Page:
Living Alongside Wildlife
The title of this blog, Living Alongside Wildlife, is a reference to a land ethic suggesting human and wildlife populations can coexist if we respect our natural resources. Our goals should include living alongside wildlife in perpetuity, rather than unsustainable exploitation, wanton killing and irreversible destruction of their habitats. For more about conservation and land ethics, check out the work of Aldo Leopold, particularly A Sand County Almanac. These essays were a great influence in formulating my own stances on various environmental issues. When I created this blog I had two primary goals. The first of which was to encourage an appreciation for wildlife that tend to have a bad reputation, primarily amphibians and reptiles. The second goal was to make my research accessible to a general audience. Over time, a third goal manifested itself. Many are generally unfamiliar with the natural history of reptiles; as a result there are a plethora of e-mail forwards containing outlandish stories and photos of these animals. All too often, these e-mails are circulated and accepted as fact. For animals that are already maligned, scary and fabricated stories only serve to perpetuate the myth they are dangerous and malevolent. Perhaps this is no more true than in the case of the giant dead rattlesnakes, wherein a dead rattlesnake is shoved towards the camera and a bogus story is made up about how various townsfolk were saved in the nick of time by the marauding monster. I use this blog to discuss these e-mail forwards, which I\'m often able to debunk based solely on the biology of the organism in question.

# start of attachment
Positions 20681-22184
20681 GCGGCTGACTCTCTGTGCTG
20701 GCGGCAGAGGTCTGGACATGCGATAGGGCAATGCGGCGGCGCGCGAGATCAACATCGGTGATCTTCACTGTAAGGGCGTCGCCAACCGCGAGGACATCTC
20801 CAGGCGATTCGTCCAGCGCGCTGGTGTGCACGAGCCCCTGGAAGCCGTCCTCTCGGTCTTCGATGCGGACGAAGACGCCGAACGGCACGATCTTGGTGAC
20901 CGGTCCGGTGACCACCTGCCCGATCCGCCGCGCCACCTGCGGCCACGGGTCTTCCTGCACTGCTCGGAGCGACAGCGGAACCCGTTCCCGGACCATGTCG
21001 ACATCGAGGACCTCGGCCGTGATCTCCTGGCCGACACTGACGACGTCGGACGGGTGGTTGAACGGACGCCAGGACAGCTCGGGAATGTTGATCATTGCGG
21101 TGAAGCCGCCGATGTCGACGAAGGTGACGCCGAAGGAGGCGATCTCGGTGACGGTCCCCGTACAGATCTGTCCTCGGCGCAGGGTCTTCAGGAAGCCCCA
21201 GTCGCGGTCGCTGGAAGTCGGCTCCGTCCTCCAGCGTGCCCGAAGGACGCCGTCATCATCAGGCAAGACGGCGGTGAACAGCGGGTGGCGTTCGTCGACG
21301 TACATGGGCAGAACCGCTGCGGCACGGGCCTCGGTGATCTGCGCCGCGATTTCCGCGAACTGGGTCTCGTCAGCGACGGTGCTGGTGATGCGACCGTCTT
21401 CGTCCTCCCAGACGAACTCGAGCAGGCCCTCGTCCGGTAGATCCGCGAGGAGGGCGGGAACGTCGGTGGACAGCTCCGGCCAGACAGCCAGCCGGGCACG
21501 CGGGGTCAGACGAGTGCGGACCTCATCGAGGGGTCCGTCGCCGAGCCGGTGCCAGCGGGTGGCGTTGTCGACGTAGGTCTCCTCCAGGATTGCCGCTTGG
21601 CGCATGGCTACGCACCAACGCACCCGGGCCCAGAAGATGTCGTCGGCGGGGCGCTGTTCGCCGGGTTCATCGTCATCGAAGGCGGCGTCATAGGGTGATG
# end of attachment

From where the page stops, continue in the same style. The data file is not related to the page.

Living Alongside Wildlife's Latest Posts
Sorry folks-that snake they fished out of an Alabama toilet was not a Cottonmouth. I'm very excited because Rat Snake Freakouts are one of my favorite topics to write about. If you're new to the blog, these freakouts occur when people see a Rat Snake (i.e., a very common snake on the East Coast of the United States in the Pantherophis genus) and freak.the.hell.out. Often, people freak when
I know I'm late. Thanks for noticing. Want to know the difference between animal rights and wildlife conservation? Learn more about feral cats. New York Times obituary for Peter Matthiessen, an incredible author and naturalist. And, another tribute from National Geographic. One-ton man-eating crocodile caught in Uganda, at least that's what the article says. Why do adult cougars
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